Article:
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House prices drop in April but ‘regional differences’ emerge ‒ Halifax

  • 09/05/2023
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House prices drop in April but ‘regional differences’ emerge ‒ Halifax
The average house price dropped by 0.3 per cent in April, the latest house price index from Halifax has revealed.

It follows a 0.8 per cent increase in March, and means that the annual rate of house price growth has slowed from 1.6 per cent to 0.1%.

As a result, the average property is now worth £286,896.

Growing regional variations

Halifax suggested there was an “increasingly mixed picture” for house prices across the different regions of the UK.

For example, the four regions of southern England have seen average house prices fall over the last 12 months, with the biggest dip taking place in the South East, where prices have fallen 0.6 per cent.

The lender noted that these regions tend to have the most expensive average purchase price, meaning that buyers here have seen the biggest impact from higher borrowing costs.

All other regions of the UK saw positive annual price growth in the 12 months to April, most notably in the West Midlands where prices rose 3.1 per cent. 

More downward pressure on house prices to come

Kim Kinnaird, director of Halifax Mortgages, noted that April’s fall came after three straight months of price rises, with the typical house price now around £28,000 higher in cash terms than two years ago.

She added: “Mortgage rates are now stabilising, and though they remain well above the average of recent years, this gives important certainty to would-be buyers. While the housing market as a whole remains subdued, the number of properties for sale is also slowly increasing, as sellers adapt to market conditions.”

Kinnaird warned that cost of living concerns remain significant, and may act as a brake on activity. 

“Combined with the impact of higher interest rates gradually feeding through to those re-mortgaging their current fixed-rate deals, we should expect some further downward pressure on house prices over the course of this year,” she concluded. 

A boost to buyers

Mark Harris, chief executive of SPF Private Clients noted that a rise in swap rates had led to lenders pulling their best lower loan-to-value products, and repricing them around 30 basis points higher.

He continued: “However, swaps have since plateaued and have been edging downwards again so if this trend continues, we expect to see a return of five-year fixes at sub-4 per cent, which will be a boost to buyers.”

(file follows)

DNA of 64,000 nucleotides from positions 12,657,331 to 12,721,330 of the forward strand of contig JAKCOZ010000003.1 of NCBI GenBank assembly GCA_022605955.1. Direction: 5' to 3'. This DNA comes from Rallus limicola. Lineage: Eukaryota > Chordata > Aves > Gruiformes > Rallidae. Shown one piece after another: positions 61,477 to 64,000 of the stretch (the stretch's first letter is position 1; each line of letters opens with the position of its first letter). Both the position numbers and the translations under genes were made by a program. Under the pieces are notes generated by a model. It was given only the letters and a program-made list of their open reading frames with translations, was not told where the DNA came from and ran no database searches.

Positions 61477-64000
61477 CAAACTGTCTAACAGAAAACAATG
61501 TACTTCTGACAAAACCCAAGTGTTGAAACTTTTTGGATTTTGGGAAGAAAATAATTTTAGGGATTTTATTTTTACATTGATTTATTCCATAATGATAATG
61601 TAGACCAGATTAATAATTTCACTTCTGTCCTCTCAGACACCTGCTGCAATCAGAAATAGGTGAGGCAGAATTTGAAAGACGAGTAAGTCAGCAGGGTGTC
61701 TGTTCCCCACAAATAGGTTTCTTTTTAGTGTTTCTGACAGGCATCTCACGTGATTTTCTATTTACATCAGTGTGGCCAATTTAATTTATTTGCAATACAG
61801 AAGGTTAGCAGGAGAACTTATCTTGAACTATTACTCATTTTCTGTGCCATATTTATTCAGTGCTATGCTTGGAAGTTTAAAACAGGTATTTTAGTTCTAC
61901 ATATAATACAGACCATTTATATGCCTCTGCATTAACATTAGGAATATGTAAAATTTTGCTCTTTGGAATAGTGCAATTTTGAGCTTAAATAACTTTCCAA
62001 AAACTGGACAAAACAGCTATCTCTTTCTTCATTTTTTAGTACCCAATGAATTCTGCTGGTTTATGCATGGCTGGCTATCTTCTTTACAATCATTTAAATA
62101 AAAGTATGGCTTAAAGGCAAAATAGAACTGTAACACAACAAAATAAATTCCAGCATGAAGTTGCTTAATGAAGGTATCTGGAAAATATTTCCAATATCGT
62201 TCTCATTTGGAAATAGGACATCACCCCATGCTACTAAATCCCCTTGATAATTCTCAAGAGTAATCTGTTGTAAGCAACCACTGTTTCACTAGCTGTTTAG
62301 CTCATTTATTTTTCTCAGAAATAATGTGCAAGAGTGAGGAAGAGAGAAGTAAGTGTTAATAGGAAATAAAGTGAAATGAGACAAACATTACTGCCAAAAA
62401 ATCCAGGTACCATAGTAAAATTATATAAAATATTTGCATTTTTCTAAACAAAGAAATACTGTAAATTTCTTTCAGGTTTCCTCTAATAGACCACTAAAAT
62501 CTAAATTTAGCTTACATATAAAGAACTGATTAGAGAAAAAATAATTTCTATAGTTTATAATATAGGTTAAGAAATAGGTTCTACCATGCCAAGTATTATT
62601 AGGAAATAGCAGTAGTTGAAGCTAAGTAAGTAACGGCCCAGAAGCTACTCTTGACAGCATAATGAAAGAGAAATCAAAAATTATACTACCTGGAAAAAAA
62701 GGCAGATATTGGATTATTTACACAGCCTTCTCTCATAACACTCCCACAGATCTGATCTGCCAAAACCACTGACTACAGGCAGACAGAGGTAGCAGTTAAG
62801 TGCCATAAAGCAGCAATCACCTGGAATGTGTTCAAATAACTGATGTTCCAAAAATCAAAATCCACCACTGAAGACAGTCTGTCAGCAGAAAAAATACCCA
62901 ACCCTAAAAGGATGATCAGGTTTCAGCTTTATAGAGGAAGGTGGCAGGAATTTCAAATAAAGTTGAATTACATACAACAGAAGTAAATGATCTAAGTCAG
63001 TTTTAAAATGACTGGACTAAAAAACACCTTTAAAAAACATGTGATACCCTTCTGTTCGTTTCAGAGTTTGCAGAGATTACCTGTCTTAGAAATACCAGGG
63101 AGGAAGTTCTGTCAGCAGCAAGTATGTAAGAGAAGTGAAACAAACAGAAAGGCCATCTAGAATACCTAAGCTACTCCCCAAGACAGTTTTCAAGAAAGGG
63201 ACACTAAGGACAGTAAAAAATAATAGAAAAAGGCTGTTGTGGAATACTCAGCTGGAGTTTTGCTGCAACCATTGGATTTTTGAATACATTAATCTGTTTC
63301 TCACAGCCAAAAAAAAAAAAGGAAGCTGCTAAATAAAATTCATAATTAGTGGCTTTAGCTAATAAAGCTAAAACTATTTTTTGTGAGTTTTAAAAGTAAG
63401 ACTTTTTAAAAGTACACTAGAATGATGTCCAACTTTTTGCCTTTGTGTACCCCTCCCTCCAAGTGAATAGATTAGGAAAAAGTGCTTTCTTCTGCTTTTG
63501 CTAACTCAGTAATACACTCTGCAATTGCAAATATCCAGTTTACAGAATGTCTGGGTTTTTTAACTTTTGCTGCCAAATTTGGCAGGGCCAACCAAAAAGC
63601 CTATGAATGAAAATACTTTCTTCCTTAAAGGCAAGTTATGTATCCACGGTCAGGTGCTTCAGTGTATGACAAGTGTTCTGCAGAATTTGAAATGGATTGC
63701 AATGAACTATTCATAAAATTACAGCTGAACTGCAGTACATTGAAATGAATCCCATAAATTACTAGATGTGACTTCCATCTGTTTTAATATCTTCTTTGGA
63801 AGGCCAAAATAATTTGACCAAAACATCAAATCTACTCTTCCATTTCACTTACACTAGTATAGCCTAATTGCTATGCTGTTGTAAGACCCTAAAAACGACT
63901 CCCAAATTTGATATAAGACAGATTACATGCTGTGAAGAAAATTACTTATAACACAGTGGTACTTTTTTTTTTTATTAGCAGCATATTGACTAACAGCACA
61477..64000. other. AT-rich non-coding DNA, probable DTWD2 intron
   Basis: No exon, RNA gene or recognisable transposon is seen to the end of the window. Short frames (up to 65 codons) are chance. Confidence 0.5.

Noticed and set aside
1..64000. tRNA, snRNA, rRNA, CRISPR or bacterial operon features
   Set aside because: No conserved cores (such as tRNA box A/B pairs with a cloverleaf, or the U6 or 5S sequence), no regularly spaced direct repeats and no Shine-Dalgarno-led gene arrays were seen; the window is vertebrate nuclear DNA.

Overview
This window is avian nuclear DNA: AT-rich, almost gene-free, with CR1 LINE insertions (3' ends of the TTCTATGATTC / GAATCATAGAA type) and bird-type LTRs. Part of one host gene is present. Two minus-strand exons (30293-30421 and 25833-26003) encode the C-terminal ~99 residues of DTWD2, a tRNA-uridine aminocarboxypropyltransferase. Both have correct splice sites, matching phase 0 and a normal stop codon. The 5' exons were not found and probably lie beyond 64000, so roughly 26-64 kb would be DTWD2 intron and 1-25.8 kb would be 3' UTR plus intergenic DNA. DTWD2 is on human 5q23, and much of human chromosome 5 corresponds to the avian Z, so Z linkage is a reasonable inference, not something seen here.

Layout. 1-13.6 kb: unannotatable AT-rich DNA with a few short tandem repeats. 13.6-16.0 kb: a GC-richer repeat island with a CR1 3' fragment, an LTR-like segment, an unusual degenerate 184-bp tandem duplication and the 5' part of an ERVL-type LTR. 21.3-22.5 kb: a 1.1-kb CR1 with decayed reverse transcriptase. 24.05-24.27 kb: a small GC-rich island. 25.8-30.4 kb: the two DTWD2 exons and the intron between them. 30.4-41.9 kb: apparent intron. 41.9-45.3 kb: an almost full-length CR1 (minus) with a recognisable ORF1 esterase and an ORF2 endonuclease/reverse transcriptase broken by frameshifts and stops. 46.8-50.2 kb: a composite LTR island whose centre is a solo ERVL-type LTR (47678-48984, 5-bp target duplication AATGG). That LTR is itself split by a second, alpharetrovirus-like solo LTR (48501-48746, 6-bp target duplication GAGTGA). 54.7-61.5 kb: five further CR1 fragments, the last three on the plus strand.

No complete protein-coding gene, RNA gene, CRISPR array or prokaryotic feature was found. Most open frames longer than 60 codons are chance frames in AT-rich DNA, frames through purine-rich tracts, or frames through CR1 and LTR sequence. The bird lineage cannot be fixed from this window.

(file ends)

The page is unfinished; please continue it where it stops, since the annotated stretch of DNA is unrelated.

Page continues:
“First-time buyer numbers continue to prove resilient and with lenders returning to higher loan-to-value products, this will assist those struggling to get on the housing ladder.”

‘Fog of uncertainty’ is clearing

Jonathan Hopper, CEO of Garrington Property Finders, said that the ”fog of uncertainty” around the housing market was starting to clear, with buyers starting to “come out of the woodwork”.

He continued: “Sentiment is improving steadily, and the mood among many buyers has shifted from anxiety to cautious confidence. While everyone is still wary of overpaying, committed buyers are focusing less on how prices might move in the next month or two and more on how to use their strong hand to secure a sizeable discount now.”

Hopper noted that while further base rate rises would make affordability more challenging for first-time buyers, those with equity already under their belts will see now as a good time to buy.

Rosier picture

Carl Howard, group CEO at Andrews Estate aAents, said that there is currently a “much rosier picture” than the housing market last Autumn.

He suggested that fears of a sustained slump have been dispelled, with the signs that the spring will be “increasingly busy”.

Howard continued: “Sellers are also willing to be flexible with house prices, which is generating more activity and pushing more sales over the line.

“For prospective first-time buyers hoping for a slump, the market’s resilience may not come as welcome news, particularly while inflation remains stubbornly high. Many will still be putting their property searches on hold to see how the economy springs back.” 

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